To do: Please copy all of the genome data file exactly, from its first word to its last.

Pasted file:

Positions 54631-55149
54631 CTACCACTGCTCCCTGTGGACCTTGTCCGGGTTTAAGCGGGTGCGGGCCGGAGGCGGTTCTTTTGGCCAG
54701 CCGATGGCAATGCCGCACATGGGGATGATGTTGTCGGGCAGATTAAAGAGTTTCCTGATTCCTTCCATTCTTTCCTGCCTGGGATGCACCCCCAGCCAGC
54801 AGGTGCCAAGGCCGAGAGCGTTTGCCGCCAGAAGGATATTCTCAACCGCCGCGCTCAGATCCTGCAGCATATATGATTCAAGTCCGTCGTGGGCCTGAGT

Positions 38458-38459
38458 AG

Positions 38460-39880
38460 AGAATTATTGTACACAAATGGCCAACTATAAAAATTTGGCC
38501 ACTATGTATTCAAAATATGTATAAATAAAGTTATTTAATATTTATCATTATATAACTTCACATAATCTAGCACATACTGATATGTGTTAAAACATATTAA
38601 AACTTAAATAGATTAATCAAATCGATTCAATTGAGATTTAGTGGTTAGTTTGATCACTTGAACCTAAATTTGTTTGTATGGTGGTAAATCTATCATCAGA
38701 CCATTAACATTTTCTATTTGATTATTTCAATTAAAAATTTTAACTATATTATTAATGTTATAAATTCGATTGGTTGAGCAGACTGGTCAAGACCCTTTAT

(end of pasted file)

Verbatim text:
Positions 54631-55149
54631 CTACCACTGCTCCCTGTGGACCTTGTCCGGGTTTAAGCGGGTGCGGGCCGGAGGCGGTTCTTTTGGCCAG
54701 CCGATGGCAATGCCGCACATGGGGATGATGTTGTCGGGCAGATTAAAGAGTTTCCTGATTCCTTCCATTCTTTCCTGCCTGGGATGCACCCCCAGCCAGC
54801 AGGTGCCAAGGCCGAGAGCGTTTGCCGCCAGAAGGATATTCTCAACCGCCGCGCTCAGATCCTGCAGCATATATGATTCAAGTCCGTCGTGGGCCTGAGT

Positions 38458-38459
38458 AG

Positions 38460-39880
38460 AGAATTATTGTACACAAATGGCCAACTATAAAAATTTGGCC
38501 ACTATGTATTCAAAATATGTATAAATAAAGTTATTTAATATTTATCATTATATAACTTCACATAATCTAGCACATACTGATATGTGTTAAAACATATTAA
38601 AACTTAAATAGATTAATCAAATCGATTCAATTGAGATTTAGTGGTTAGTTTGATCACTTGAACCTAAATTTGTTTGTATGGTGGTAAATCTATCATCAGA
38701 CCATTAACATTTTCTATTTGATTATTTCAATTAAAAATTTTAACTATATTATTAATGTTATAAATTCGATTGGTTGAGCAGACTGGTCAAGACCCTTTAT